Thursday, December 13, 2018

1971 Dodge Challengers - one spotted in the wild!

There are some popular collector cars from the 60s and 70s that you see all the time on the street. Ford Mustangs and most Chevy models for example. Then are some you never see. Recently I saw this unrestored Dodge Challenger in rush hour traffic in Seattle. I couldn't tell you the last time I saw one anywhere but at a car show. I think most of them were driven into the ground when new, and the their build quality wasn't great in the first place. So most survivors are fully restored, like the car pictured below.

Thursday, December 6, 2018

1957 Ford Fairlane 500 Skyliner hardtop convertible

The Ford Motor Company struggled in the early postwar years, but by the mid-1950s it was conducting business in a way that might politely be described as "overconfident".

Now this might be hard to believe, but in the 1955 Ford was still a privately-held firm, with the Ford family itself owning 25.5%. Ford also owned its own iron mines and steel plants and made every part in house, with the exception of tires. Ford went public in early 1956, and the success of its initial public offering, which raised $660 million (about $6.5 billion in today's dollars), seems to have gone to its head. Specifically:

* In the fall of 1957, Ford launched the Edsel program, often considered the biggest product launch failure of all time. By the late-1959 cancellation of the project, Ford had lost $350 million. And one wonders how they managed to lose that much, given that:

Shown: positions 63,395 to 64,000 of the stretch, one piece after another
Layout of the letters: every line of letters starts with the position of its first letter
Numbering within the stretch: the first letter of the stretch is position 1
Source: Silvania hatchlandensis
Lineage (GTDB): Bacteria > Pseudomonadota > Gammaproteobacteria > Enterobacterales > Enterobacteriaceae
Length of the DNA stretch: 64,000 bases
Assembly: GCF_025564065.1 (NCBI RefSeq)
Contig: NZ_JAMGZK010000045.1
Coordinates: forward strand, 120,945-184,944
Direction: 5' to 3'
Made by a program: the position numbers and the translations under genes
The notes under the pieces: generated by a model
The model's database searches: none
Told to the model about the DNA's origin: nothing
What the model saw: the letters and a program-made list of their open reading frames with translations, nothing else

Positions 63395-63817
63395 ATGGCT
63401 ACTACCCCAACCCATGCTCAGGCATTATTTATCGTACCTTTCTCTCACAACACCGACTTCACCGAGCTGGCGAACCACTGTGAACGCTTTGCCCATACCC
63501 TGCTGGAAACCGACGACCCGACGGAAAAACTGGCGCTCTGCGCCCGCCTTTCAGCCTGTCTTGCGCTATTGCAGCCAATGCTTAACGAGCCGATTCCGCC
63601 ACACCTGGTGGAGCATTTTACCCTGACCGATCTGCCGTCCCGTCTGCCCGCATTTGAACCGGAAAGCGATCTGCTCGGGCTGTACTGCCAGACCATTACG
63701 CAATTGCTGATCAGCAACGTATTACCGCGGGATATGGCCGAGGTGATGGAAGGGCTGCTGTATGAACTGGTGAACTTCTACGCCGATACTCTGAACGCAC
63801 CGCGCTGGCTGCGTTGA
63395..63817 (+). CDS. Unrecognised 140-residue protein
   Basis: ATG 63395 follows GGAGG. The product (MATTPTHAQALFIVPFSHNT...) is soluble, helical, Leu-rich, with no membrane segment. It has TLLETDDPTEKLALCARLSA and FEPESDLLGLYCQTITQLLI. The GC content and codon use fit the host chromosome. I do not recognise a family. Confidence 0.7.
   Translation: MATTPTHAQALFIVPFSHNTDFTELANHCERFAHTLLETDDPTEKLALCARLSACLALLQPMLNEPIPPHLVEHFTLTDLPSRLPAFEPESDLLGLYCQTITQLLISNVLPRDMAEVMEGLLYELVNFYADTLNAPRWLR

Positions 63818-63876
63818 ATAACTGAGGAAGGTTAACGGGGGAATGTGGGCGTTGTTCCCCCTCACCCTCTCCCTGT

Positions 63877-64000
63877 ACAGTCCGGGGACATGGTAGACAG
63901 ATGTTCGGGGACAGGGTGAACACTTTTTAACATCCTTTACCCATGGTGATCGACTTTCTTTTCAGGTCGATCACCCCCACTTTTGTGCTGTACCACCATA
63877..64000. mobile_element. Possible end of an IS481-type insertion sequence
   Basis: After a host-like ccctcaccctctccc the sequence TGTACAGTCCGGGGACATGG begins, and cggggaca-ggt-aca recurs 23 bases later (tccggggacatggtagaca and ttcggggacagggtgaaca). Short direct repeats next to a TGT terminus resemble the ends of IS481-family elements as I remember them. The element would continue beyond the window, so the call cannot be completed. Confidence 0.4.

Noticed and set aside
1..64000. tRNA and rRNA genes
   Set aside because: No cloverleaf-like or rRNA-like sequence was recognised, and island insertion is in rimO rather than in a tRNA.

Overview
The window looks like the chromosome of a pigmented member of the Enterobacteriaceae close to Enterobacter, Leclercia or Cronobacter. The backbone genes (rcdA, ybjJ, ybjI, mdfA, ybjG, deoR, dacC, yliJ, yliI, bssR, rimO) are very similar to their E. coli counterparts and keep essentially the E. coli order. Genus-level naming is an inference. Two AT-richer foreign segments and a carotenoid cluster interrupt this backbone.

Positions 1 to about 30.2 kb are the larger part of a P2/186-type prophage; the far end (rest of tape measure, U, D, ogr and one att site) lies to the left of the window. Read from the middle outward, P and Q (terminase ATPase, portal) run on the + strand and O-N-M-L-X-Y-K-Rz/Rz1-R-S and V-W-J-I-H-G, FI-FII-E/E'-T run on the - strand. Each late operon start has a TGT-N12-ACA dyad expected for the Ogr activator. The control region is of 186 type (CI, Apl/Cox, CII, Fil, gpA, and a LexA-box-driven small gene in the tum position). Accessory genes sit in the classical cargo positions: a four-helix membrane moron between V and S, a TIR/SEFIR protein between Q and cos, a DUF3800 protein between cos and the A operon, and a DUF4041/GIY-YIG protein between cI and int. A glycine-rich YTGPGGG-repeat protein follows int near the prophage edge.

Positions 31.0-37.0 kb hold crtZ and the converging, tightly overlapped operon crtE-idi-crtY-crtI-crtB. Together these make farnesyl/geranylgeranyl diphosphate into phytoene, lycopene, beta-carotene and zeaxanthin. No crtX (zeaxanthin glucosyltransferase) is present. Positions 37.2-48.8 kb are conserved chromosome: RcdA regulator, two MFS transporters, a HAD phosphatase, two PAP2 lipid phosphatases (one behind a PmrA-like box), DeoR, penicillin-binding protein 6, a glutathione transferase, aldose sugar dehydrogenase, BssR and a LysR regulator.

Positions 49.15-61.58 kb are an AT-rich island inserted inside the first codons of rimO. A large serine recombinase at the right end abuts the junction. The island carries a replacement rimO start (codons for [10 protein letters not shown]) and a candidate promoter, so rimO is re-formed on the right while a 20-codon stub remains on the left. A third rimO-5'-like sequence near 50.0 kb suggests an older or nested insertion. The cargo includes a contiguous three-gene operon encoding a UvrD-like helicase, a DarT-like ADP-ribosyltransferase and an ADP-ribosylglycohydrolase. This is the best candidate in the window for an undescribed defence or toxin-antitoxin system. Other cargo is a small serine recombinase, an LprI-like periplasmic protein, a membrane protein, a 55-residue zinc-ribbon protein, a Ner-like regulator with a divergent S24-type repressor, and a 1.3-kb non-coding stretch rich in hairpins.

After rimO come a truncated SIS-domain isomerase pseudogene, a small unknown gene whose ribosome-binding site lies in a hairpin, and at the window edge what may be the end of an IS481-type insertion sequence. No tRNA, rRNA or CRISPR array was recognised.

(1) Ford promised that the Edsel would be a whole new kind of car, when really it was just a Ford or Mercury with a new skin.
(2) Ford did no studies on whether the Edsel could be profitable.
(3) Ford never test-marketed the vehicle and proceeded under the assumption that buyers would like it when it hit the showroom (they didn't).
(4) Incredibly, Ford didn't dedicate any assembly lines to the early Edsels, so they were built on the same lines as Fords and Mercurys, causing confusion as workers attempted to switch back and forth being parts bins and assembly routines, resulting in cars of poor quality.

* In 1956 Ford created a Continental division to sell its new super-premium Continental Mark II, a car which cost $10,000, or close to $100,000 today. One has to wonder what the point was, given that even at that price, Ford lost $1,000 on every Continental Mark II.

* Last but not least, we have the car pictured. The 1957 model was one of the most successful Ford products of all time, outselling Chevrolet and making Ford the number one seller for the first time in many years. But take a look at the Skyliner hardtop convertible, another short-lived project into which Ford sank a lot of money. From Wikipedia:

"The Skyliner top has seven reversible electric motors, four lift jacks, a series of relays, ten limit switches, ten solenoids, four locking mechanisms for the roof and two locking mechanisms for the trunk lid, and a total of 610 ft (185.9 m) of wiring."

Potential buyers asked the obvious questions: What happens when one of those electric motors rusts? Or one of the ten solenoids wears out? How long can this car last? And Ford had anticipated these questions. So guess what? They completely over-engineered the whole system so as to guarantee long-term reliability resulting in, again, a car on which Ford lost money on every copy.

Monday, December 3, 2018

1932 Ford Deluxe Model B pickup truck

I've seen this truck on the street and from the sound of its engine, it's definitely all original. That's all the more remarkable given that the 1932 Ford is the most popular vehicle of all time for building hot rods.